AUSTIN – With Texans returning to local beaches this summer, a new report warns that more work is needed to ensure that all waters are safe for swimming. In 2020, out of 61 Texas beaches tested, 55 were potentially unsafe for swimming on at least one day according to Safe for Swimming? - Environment Texas Research and Policy Center’s annual analysis of bacteria testing. The report comes as Congress considers investments in water infrastructure.
“Even as Texans are back to enjoying the fresh sea breeze and splash of waves at the beach, pollution is still plaguing too many of the places where we swim," said Luke Metzger, Executive Director of Environment Texas Research and Policy Center. "Now is the time to fix our water infrastructure and stop the flow of pathogens to our beaches.”
To assess beach safety, the group examined whether fecal indicator bacteria levels exceeded the U.S. Environmental Protection Agency’s (EPA) most protective “Beach Action Value,” which is associated with an estimated illness rate of 32 out of every 1,000 swimmers. Cole Park Beach in Corpus Christi had bacteria levels above this safety threshold on 91 percent of days tested last year.
Other Texas beaches found potentially unsafe for swimming at least once in 2020 were Ropes Park Beach, Surfside Beach, Sylvan Beach Park, Follet’s Island Beach, Corpus Christi, Quintana Beach, Sargent Beach, Jetty Park Beach, and Nueces Bay Causeway Beach #3. While there were other beaches in Texas found to be potentially unsafe for swimming on at least one day, these were the beaches with the most unsafe swimming days in 2020.
Polluted runoff and sewage overflows are common sources of contamination that can put swimmers’ health at risk and lead authorities to close beaches or issue health advisories. Scientists estimate 57 million instances of people getting sick each year in the U.S. from swimming in oceans, lakes, rivers and ponds. This includes cases of acute gastrointestinal illness.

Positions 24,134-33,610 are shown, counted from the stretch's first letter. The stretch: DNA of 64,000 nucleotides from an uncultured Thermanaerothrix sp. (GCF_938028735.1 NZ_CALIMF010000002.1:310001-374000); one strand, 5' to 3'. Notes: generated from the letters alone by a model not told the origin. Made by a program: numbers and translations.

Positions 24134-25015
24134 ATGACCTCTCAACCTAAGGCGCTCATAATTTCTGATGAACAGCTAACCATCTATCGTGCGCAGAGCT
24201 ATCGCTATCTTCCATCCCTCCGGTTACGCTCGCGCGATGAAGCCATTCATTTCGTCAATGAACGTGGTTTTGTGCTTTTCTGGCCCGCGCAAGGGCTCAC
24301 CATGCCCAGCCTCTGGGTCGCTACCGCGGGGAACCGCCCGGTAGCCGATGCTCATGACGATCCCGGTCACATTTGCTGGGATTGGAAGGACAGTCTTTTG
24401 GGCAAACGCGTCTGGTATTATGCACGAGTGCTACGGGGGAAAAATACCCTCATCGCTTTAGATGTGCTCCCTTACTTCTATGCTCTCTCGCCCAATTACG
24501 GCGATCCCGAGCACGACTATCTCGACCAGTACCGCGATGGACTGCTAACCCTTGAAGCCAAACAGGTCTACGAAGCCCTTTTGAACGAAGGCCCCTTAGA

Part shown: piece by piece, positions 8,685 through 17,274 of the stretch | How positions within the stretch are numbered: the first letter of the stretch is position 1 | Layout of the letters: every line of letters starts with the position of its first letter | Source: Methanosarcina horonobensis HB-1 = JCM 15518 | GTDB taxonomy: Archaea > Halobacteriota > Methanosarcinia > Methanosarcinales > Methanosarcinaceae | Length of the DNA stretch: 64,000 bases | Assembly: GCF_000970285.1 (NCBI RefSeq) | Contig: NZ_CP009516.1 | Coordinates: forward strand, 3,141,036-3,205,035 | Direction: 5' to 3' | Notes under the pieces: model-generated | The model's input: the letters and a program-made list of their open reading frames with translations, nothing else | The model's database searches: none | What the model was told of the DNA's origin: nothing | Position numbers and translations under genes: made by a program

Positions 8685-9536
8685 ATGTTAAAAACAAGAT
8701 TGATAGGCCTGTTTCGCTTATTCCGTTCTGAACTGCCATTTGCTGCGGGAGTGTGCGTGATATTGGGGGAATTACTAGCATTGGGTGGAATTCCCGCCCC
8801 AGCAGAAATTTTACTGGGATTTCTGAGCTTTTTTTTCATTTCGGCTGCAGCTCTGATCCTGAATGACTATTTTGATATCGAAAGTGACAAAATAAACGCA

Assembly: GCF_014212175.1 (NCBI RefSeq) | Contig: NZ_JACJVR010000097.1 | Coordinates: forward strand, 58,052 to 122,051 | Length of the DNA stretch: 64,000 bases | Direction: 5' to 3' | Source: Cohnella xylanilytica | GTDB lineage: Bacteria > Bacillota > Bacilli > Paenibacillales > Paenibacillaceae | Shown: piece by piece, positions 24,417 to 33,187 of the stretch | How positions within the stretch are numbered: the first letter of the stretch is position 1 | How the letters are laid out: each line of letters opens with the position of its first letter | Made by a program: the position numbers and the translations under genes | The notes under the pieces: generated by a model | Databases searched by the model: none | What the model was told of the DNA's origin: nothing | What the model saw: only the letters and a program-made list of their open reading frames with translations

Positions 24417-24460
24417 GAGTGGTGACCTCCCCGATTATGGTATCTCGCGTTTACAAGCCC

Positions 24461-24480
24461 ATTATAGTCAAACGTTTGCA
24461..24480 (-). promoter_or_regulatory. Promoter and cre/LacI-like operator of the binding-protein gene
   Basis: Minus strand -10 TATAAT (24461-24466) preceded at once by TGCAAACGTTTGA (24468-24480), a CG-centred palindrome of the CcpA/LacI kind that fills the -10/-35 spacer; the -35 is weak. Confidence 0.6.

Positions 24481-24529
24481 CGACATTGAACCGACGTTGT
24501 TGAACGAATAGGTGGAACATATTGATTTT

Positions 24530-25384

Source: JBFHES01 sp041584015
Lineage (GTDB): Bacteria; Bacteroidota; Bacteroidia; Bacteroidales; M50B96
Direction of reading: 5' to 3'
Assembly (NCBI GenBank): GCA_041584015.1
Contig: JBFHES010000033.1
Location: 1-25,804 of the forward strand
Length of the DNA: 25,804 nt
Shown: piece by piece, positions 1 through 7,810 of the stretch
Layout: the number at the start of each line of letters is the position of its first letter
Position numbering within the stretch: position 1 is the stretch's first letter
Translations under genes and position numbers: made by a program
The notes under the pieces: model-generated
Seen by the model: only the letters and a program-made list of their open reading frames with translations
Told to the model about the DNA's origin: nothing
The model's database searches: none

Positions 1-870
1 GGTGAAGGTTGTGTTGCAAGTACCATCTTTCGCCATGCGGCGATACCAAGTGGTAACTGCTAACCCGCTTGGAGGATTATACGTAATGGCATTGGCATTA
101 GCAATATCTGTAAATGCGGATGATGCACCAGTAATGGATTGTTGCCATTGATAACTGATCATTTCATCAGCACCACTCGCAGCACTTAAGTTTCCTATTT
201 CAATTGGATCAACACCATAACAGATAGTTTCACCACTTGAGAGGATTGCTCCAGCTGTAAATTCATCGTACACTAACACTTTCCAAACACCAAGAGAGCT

“Bacteria levels in Galveston Bay are safe for swimming most of the time; however, there are typically spikes in bacteria concentrations following major rainfall events,” said Charlotte Cisneros, Community Programs Manager at Galveston Bay Foundation. “This is due to runoff carrying bacteria into the Bay from a variety of land sources, such as failing septic systems, pet waste, and livestock. Luckily, anyone can help to reduce bacteria concentrations in their local watershed in two ways: by reducing sources of pollution at home and by reducing runoff from their property through more efficient lawn irrigation, use of rain barrels, or the installation of green infrastructure. In addition to conducting their own water quality testing, Galveston Bay Foundation also provides advice for local residents on how to improve water quality.”
The report recommends major investments to prevent sewage overflows and runoff pollution.
Three weeks ago, the U.S. House infrastructure committee approved the Water Quality Protection Act, which authorizes urgently needed funding to stop sewage overflows, with 15 percent of those funds dedicated to green projects - including nature-based solutions that prevent runoff pollution from flowing into our rivers, lakes, and streams.
“Kudos to Representative Eddie Bernice Johnson who voted for this bipartisan bill,” said Metzger.
The group also urged the Texas Water Development Board to increase funding for nature-based solutions to water pollution.
Environment Texas is a non-profit advocate for clean air, clean water, and open spaces.